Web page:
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Did the UK just comment on American LGBT laws?

The UK Foreign Office has updated its travel website to include a warning for British LGBT travelers about controversial new laws passed by Southern states.

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    A British Airways jets arrives over the top of houses to land at Heathrow Airport in west London on Aug. 28, 2012. The UK Foreign Office has updated its travel website to include a warning for LGBT British travelers about controversial new laws passed by Southern US states.
    Stefan Wermuth/Reuters/File
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The United Kingdom has weighed in on the controversial debate about LGBT rights simmering in US states, with the British Foreign Office posting a travel advisory to warn LGBT British travelers to beware of laws recently passed in North Carolina and Mississippi.

"The US is an extremely diverse society and attitudes towards lesbian, gay, bisexual, and transgender people differ hugely across the country," the advisory warns. "LGBT travellers may be affected by legislation passed recently in the states of North Carolina and Mississippi."

The UK government's note that laws and opinions vary widely by state is an apt one. After the US Supreme Court legalized same-sex marriage across the country in a decision last summer, states that had not embraced the LGBT rights campaign began to consider laws that LGBT advocates call discrimination, but conservative states say are necessary to protect against the erosion of religious liberties.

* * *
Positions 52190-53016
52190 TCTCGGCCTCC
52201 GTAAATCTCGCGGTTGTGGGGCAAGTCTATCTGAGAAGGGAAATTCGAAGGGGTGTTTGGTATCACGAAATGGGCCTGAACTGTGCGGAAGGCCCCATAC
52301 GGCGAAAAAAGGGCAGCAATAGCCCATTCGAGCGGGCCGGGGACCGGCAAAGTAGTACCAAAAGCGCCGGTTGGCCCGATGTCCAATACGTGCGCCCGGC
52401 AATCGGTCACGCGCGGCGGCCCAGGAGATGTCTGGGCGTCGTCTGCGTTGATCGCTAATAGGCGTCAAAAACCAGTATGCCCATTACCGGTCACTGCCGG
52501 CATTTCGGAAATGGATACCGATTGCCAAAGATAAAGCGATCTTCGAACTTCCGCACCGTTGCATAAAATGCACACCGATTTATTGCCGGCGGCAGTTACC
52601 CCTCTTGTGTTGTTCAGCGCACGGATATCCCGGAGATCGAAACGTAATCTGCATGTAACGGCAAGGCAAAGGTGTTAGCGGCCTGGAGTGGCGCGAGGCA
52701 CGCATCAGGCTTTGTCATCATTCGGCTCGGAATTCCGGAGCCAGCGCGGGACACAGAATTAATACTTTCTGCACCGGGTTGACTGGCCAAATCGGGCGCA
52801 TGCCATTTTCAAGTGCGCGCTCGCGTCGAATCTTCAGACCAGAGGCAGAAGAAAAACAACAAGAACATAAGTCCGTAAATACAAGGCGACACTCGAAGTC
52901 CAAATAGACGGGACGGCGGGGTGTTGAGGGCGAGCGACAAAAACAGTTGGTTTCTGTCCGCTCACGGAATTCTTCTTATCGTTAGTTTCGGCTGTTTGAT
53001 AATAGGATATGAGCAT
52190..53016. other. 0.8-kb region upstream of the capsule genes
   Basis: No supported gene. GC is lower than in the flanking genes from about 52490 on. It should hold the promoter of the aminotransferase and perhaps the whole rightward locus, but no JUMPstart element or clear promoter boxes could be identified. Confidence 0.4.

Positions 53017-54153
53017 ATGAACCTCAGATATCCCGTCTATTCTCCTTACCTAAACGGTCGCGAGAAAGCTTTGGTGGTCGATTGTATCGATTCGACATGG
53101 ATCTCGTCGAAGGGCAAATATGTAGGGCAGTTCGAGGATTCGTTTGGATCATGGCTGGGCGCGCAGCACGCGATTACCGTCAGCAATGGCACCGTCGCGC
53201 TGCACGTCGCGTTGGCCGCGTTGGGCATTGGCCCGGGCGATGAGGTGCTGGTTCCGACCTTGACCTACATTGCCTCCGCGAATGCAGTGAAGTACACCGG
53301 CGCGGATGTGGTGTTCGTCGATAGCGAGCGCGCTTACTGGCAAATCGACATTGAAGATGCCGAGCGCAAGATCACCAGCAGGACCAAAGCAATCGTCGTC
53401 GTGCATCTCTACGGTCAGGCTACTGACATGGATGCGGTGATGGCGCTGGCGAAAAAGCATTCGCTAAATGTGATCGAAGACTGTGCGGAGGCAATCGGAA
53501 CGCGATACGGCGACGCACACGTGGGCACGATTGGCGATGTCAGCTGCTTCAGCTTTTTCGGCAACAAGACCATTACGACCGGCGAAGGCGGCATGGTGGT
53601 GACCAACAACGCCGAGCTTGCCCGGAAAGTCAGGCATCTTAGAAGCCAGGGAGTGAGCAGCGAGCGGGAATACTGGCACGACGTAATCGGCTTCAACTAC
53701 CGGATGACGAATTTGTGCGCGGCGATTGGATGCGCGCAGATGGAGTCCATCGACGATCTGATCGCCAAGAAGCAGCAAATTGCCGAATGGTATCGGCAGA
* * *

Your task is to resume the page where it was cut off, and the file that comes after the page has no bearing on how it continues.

North Carolina's controversial House Bill 2, signed into law late last month, requires those identifying as transgender to use the restroom corresponding to the gender on their birth certificate. Both North Carolina and Mississippi give business owners an out from participating in same-sex weddings if they have religious objections to doing so.

The UK Foreign Office reminds travelers that laws vary and, depending on which state they choose to go on holiday, they may be subject to these laws.

"Before travelling please read our general travel advice for the LGBT community," the advisory continues. "You can find more detail on LGBT issues in the US on the website of the Human Rights Campaign."

Technically, the UK government does not offer an opinion on the laws passed by these states. The website does, however, refer prospective travelers to the Human Rights Campaign, a US organization that has criticized North Carolina and Mississippi, as well as similar laws that other states have debated, on no uncertain terms.

Stateside, artists such as Bruce Springsteen, Pearl Jam, Ringo Starr, and Bryan Adams have boycotted performances in those states. San Francisco, the state of New York, and Washington, DC, have symbolically boycotted the states by forbidding non-essential trips there for government workers.

"It is both frightening and embarrassing that one of our nation's staunchest allies has warned its citizens of the risks of traveling to North Carolina and Mississippi because of anti-LGBT laws passed by their elected officials," Human Rights Campaign Director Ty Cobb said in a press release responding to the UK website update.

Before the website's update, the UK Foreign Office advised gay British travelers only in general terms to "take care abroad," the Independent reported. UK gay rights groups expressed support for the updated advisory.

"It is heartening the Foreign and Commonwealth Office is becoming more LGBT responsive in their work, it's a good sign as it is an important issue in the UK, but most people who identify as LGBT in the UK will already be aware of the nature of certain states," Felicity Daly, director of the LGBT Kaleidoscope Trust, told The Independent.

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